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Biden-Harris Administration Releases New Guidance on the Medicare Prescription Drug Inflation Rebate Program

The Biden-Harris Administration is continuing its efforts to lower prescription drug costs in America with the release of new guidance from the Department of Health and Human Services (HHS) outlining the implementation of the new Medicare Prescription Drug Inflation Rebate Program. This new program, part of the Inflation Reduction Act passed in August 2022, will require drug companies to pay rebates to the Medicare Trust Fund for raising prices that outpace inflation on certain Part D and Part B drugs, while also capping monthly Medicare Part D beneficiary costs at $2,000 a month and insulin costs at $35 a month.

Any price increase that is higher than inflation, particularly for more expensive brand-name medications, will be eligible for the new rebate program. It also applies to single-source, biologic, biosimilar and generic drugs in Part D and single-source or biologics, including some biosimilars, for Part B. CMS is specifically seeking public comment on the process to determine the number of drug units for rebatable drugs; reduction of rebate amounts for certain Part B and Part D rebatable drugs in shortage and in cases of severe supply chain disruptions; the process to impose civil monetary penalties on manufacturers of Part D drugs that fail to pay rebates; and assuring accuracy of the inflation rebate payments.[0]

In addition to the rebates, the program also provides Medicare Part B beneficiaries with lower coinsurance for certain drugs.[1] HHS Secretary Xavier Becerra declared that it is unacceptable for Americans to be paying double or even triple the amount for the same drugs as people in other countries.[2] The Biden Administration is devoted to reducing healthcare costs, and we are seeing positive outcomes with the passage of the Inflation Reduction Act. We are taking a stand against the unjustly high costs of prescription drugs, and now drug companies that elevate their prices at a rate higher than inflation will be required to pay refunds to the Medicare Trust Fund.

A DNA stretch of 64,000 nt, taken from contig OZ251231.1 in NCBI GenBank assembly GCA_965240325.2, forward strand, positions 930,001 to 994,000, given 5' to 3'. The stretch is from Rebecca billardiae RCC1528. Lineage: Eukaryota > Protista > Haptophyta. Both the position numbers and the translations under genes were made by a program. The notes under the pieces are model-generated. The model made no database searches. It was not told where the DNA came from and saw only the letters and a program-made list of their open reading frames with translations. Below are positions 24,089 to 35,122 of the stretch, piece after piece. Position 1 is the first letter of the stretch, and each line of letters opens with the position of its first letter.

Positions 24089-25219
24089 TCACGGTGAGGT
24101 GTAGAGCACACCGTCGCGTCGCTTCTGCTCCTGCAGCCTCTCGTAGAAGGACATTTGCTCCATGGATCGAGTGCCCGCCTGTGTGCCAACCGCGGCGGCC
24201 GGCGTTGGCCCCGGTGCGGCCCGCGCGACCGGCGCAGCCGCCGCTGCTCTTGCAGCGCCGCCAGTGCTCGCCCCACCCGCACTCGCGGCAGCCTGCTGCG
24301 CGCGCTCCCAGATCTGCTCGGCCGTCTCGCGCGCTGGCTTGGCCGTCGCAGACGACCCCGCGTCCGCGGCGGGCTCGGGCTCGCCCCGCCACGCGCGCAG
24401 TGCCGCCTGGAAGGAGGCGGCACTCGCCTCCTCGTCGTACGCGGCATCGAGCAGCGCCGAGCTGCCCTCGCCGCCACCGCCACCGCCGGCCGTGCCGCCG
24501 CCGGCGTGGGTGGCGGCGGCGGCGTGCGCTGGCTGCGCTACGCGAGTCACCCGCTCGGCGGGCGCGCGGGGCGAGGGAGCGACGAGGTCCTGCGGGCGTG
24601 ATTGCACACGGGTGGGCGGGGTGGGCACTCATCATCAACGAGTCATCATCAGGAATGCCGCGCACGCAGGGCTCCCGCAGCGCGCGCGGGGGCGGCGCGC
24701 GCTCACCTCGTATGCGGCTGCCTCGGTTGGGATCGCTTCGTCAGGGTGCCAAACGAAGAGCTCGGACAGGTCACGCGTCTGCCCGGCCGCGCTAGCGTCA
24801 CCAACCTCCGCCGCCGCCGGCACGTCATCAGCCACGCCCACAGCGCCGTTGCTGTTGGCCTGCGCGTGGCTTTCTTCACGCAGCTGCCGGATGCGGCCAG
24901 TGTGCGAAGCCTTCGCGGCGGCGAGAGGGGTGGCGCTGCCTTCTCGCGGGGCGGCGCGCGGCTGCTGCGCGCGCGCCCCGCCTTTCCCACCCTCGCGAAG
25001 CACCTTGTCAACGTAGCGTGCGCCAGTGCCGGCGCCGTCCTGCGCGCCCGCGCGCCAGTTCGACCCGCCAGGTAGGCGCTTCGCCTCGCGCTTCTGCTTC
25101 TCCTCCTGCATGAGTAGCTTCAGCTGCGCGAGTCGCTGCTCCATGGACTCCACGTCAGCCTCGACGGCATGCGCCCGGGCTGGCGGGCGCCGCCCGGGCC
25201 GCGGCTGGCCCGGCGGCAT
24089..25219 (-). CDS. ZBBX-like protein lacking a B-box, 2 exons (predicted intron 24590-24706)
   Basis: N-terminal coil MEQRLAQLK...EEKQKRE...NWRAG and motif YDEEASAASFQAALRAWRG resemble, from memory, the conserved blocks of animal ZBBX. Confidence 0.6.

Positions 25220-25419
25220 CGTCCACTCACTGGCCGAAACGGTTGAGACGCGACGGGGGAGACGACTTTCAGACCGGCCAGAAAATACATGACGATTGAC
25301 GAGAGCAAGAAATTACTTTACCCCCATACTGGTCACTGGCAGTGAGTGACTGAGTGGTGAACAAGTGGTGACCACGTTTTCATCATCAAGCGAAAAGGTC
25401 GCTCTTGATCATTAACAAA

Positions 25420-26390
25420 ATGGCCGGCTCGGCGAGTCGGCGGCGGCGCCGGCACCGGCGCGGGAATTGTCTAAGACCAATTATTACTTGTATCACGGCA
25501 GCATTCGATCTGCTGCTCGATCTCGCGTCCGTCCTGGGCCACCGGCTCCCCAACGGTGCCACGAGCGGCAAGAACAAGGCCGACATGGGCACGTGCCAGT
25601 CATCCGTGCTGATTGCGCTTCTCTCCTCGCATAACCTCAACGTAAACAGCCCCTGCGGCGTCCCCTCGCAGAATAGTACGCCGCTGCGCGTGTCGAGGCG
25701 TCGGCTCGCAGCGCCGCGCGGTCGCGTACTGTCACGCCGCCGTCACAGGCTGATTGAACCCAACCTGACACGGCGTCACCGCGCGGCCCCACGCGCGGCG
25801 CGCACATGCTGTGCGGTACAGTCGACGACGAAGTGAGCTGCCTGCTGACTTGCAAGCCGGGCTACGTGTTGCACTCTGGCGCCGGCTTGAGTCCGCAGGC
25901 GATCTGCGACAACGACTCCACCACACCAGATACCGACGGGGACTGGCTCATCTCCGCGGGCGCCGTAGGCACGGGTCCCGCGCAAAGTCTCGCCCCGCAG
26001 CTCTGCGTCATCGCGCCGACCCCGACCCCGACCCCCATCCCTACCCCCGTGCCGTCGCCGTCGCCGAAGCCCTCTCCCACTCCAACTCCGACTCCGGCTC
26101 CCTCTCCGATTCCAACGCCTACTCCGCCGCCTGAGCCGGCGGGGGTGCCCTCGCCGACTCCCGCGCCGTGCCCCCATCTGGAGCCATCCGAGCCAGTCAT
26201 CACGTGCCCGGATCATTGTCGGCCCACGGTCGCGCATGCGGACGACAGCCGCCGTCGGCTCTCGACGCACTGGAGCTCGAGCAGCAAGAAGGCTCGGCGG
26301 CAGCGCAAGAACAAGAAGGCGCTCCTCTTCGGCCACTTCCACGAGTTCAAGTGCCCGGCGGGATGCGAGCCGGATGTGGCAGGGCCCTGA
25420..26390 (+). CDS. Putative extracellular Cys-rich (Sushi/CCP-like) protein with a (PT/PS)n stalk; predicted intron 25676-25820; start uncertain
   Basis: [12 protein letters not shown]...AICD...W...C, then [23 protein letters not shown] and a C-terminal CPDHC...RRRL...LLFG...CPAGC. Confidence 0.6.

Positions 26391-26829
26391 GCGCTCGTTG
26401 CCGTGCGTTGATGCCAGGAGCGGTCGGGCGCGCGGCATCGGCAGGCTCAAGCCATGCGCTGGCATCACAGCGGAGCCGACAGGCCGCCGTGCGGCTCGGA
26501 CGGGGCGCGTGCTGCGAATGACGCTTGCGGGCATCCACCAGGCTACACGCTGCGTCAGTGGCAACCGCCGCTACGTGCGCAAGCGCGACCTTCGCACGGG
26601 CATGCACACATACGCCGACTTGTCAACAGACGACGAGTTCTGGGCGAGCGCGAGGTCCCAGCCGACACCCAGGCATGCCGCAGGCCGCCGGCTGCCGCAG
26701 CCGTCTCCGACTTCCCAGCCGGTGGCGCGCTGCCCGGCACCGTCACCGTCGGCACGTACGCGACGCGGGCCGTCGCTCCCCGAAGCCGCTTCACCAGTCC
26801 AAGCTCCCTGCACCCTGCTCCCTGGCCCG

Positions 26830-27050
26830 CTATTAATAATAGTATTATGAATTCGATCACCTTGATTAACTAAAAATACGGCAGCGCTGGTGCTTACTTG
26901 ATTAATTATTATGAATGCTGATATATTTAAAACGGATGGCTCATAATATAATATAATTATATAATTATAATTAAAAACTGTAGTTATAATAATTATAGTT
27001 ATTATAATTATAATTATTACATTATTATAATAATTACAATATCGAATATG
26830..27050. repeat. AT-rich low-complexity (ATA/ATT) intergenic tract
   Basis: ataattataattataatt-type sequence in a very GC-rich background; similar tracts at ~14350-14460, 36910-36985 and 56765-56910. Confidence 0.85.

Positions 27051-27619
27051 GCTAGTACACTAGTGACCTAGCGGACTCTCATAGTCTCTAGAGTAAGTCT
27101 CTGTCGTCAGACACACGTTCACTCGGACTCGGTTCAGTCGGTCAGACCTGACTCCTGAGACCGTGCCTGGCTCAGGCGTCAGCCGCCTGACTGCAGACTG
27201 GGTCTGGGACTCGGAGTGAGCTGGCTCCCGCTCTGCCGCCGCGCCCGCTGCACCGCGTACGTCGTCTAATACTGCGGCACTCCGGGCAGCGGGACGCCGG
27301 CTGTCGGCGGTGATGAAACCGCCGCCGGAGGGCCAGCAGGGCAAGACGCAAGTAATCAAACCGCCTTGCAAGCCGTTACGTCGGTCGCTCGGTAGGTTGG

The first invoices to drug companies for the rebates will be sent in September 2025, while the first 12-month period began in October 2022, and the first quarterly period began in January 2023.[1] CMS is also giving Medicare the power to negotiate for lower prices on a small subset of drugs starting in 2026.[3] Those who fail to pay the rebate will face a penalty equaling 125% of the rebate amount.[0]

0. “CMS Releases Guidance on the Math Behind Part B, Part D Drug Rebates” AJMC.com Managed Markets Network, 10 Feb. 2023, https://www.ajmc.com/view/cms-releases-guidance-on-the-math-behind-part-b-part-d-drug-rebates

1. “HHS Releases Initial Guidance for Medicare Prescription Drug Inflation Rebate Program” EIN News, 9 Feb. 2023, https://www.einnews.com/pr_news/616165361/hhs-releases-initial-guidance-for-medicare-prescription-drug-inflation-rebate-program

2. “CMS Unveils Guidance, Timeline for Medicare Drug Inflation Rebates” HealthLeaders Media, 9 Feb. 2023, https://www.healthleadersmedia.com/pharma/cms-unveils-guidance-timeline-medicare-drug-inflation-rebates

3. “HHS releases new guidance implementing key Medicare drug rebate program” FierceHealthcare, 10 Feb. 2023, https://www.fiercehealthcare.com/payers/hhs-releases-new-guidance-implementing-key-medicare-drug-rebate-program